And, as long as people make them into that, we have gridlock. For me, it's easy to avoid - any time the "other side" brings up an issue I consider worth considering, I say "Yes, and..." instead of "No, but..."

chootspa 4 years, 8 months ago

There's very little reward in fraudulent in-person voting even in systems where you just ask for a signature. Even if you were outright paying someone for their vote, you have no guarantee that they'd vote the way you paid them to vote, and if they showed up at the same polling place twice, someone would notice. Lots of effort. Little reward. There are far more efficient ways to throw an election.

The real fraud is either committed by people (or machines) who count the votes or have the ability to block opposing votes before they cast a ballot. Real fraud has been committed by people who put the wrong address and date on absentee ballot registrations or refuse to turn in valid registrations for the opposing side. The ones we should be fighting are the ones who robocall and intentionally give out the wrong date for the election or tell people "We won. You don't need to vote now." Where is the Republican uproar and ALEC model legislation over that kind of fraud?

THAT is how the integrity of an election is compromised. Not with this magical unicorn that you cannot seen and therefore cannot disprove concept of undocumented aliens showing up at polls and risking deportation because they might get to be the 23432432th vote for Obama that year.

jafs 4 years, 8 months ago

You can continue to dismiss those concerns, but I find that a very bad way to proceed, that just leads to opposition and gridlock.

If one is really concerned about the integrity of our voting systems, then one is concerned about it in numerous ways, including the ones you mention, and also the ones I've mentioned.

But, when it turns into a partisan battle, then it's not useful.

chootspa 4 years, 8 months ago

I would be concerned about it if it were shown to be a problem. It's not a problem, no matter how hypothetically you think it could be a problem. It makes no sense for this to be an actual problem. Too much effort, too little reward. If there were a scrap of evidence of this being an actual problem, I guarantee you they'd have found proof.

I'm not a member of any party. I think they're both hopelessly tied to big money donor interests and not the actual work of the people, and we'd be better off throwing the lot out. This isn't a partisan battle for me. This is about justice. This is about marginalized people who barely participate in the system as it is being deliberately kicked out in order to stifle their voices.

This particular matter has been shown by the very mouths of the Republicans who support it to be only about suppressing votes, not about preserving the integrity of anything. In states where these laws were enacted, including this one, there are lots of legitimate voters who have been disenfranchised. I'd be just as angry if it were the Democrats who supported rules that driver's licenses had to be current and legal and that all votes had to be in-person (and thus suppressing the vote of the conservative elderly) for example.

We can have the "idea" that showing an ID to vote is a good thing, but until the actual system of doing so is not designed to further marginalize voters, no matter how lowly, poor, elderly, or whatever they are, the actual practice is designed out of oppression and not protection. It's designed to solve a problem that DOES NOT EXIST in any sort of scale that would swing an election. Well, that's not entirely true. It's designed to solve the problem of increasing minority voters by making it harder for them to register to vote but using the excuse of "voter integrity" to do so.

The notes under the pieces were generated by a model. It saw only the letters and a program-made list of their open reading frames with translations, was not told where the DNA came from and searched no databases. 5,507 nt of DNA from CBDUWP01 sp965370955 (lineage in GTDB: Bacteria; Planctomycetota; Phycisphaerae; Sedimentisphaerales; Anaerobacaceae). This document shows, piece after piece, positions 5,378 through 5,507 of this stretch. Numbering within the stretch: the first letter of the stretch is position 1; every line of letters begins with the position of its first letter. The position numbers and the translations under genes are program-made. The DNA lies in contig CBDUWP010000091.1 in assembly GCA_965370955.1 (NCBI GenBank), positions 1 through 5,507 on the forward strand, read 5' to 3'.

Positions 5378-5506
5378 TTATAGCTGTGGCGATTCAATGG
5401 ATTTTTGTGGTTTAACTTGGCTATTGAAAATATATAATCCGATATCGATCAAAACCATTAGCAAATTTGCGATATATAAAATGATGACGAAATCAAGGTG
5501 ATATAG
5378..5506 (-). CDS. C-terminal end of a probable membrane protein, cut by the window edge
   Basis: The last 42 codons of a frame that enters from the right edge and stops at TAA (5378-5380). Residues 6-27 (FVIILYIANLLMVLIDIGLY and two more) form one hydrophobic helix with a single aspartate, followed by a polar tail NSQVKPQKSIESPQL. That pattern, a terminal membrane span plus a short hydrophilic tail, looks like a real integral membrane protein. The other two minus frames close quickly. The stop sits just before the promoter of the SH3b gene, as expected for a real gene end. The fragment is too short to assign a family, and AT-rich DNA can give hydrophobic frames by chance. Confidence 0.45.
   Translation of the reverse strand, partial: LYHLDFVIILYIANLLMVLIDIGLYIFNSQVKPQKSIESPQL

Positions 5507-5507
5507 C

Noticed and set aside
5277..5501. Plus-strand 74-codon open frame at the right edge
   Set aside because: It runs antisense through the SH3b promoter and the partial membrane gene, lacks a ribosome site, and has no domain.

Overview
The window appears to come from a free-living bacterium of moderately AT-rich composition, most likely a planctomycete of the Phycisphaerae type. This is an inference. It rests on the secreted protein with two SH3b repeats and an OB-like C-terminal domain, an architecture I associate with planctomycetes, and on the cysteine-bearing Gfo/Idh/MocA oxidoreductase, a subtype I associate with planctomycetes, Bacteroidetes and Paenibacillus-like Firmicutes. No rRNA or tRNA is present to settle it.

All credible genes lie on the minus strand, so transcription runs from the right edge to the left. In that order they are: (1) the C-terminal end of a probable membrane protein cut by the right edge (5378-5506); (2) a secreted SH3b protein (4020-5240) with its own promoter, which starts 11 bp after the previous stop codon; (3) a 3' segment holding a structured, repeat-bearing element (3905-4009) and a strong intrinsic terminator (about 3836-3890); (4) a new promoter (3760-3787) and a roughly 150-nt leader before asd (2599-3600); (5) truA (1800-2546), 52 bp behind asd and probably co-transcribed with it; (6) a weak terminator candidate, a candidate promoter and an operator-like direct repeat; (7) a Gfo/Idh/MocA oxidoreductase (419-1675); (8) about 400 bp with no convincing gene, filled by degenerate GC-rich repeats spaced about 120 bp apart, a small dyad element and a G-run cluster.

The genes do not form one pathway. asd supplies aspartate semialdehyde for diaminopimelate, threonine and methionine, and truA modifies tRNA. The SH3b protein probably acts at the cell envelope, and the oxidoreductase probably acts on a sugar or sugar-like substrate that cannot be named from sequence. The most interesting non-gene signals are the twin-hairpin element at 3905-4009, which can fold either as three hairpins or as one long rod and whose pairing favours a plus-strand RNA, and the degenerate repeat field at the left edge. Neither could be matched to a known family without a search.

jafs 4 years, 8 months ago

And how do you think that we could get to a system designed as you suggest?

I say not by dismissing the concerns, but by aligning with them. Then, we can work together to ensure that the practical application is better.

For me, it's easy. I want the system to work as it should, so I support any and all ideas that will lead to that outcome. So, if people express concerns about non citizens voting, I can easily join them, and say "Yes, I'm also very concerned about the integrity of our elections - let's work together to ensure that". Then, that opens the door for all of the other concerns to come in as well.

At the very least, it will show whether or not the person expressing the concerns really wants the system to work right or not, in which case their real agenda is thrown into strong relief.

And, at best, it sets up a situation where people can work together to make sure our elections work the way they're supposed to work.

chootspa 4 years, 8 months ago

Having an ID or a birth certificate are not requirements for being a US Citizen, so they shouldn't be a requirement for voting eligibility.

jafs 4 years, 8 months ago

That doesn't really make sense.

How would you go about ensuring that only citizens exercise rights intended for them? Let's use another right, the right to bear arms based on the 2nd amendment. Would you support or oppose efforts to ensure that gun buyers show proof of citizenship?

Most people seem to go different ways on the two rights, which I don't understand. For me they're very analogous.

ebyrdstarr 4 years, 8 months ago

The right to bear arms isn't limited to citizens. Most rights in the BoR aren't limited to citizens.

jafs 4 years, 8 months ago

Then the federal law that makes it illegal to sell guns to illegal immigrants would be unconstitutional - do you think it is?

I think it's common sense that the founders intended to establish rights for citizens of this country when they wrote the constitution. Do you know of any source that would show otherwise, that "the people" in the constitution was intended for a wider group of people?

Kate Rogge 4 years, 8 months ago

I've never had to prove a darn thing to cast my vote before the Republicans went stark raving crazy. What is wrong with you people? Have you no control over the Kobachs in your party?

jafs 4 years, 8 months ago

Why would you assume I'm a Republican?

I find the arbitrary assignment of certain ideas to certain political parties to be unhelpful, and inaccurate.

Politics isn't a competitive sport either, so this constant "us and them" mentality and competition is also unhelpful, as far as I can tell.